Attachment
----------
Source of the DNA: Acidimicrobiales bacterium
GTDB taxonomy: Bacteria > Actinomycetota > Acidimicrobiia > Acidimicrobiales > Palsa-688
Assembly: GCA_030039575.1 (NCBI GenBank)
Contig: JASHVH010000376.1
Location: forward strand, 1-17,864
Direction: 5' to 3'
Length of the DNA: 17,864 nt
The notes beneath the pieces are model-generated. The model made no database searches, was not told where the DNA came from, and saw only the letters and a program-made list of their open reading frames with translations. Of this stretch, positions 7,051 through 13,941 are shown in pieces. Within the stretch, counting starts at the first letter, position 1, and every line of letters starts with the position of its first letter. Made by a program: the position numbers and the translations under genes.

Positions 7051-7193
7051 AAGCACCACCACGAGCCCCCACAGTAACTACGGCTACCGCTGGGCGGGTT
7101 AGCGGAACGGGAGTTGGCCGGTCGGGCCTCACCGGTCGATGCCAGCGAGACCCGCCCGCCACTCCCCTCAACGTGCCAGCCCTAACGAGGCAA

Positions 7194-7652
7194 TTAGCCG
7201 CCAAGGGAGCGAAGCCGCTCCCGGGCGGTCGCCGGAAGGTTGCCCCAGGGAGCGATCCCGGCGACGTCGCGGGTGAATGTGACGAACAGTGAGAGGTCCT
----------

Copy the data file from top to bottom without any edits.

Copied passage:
Source of the DNA: Acidimicrobiales bacterium
GTDB taxonomy: Bacteria > Actinomycetota > Acidimicrobiia > Acidimicrobiales > Palsa-688
Assembly: GCA_030039575.1 (NCBI GenBank)
Contig: JASHVH010000376.1
Location: forward strand, 1-17,864
Direction: 5' to 3'
Length of the DNA: 17,864 nt
The notes beneath the pieces are model-generated. The model made no database searches, was not told where the DNA came from, and saw only the letters and a program-made list of their open reading frames with translations. Of this stretch, positions 7,051 through 13,941 are shown in pieces. Within the stretch, counting starts at the first letter, position 1, and every line of letters starts with the position of its first letter. Made by a program: the position numbers and the translations under genes.

Positions 7051-7193
7051 AAGCACCACCACGAGCCCCCACAGTAACTACGGCTACCGCTGGGCGGGTT
7101 AGCGGAACGGGAGTTGGCCGGTCGGGCCTCACCGGTCGATGCCAGCGAGACCCGCCCGCCACTCCCCTCAACGTGCCAGCCCTAACGAGGCAA

Positions 7194-7652
7194 TTAGCCG
7201 CCAAGGGAGCGAAGCCGCTCCCGGGCGGTCGCCGGAAGGTTGCCCCAGGGAGCGATCCCGGCGACGTCGCGGGTGAATGTGACGAACAGTGAGAGGTCCT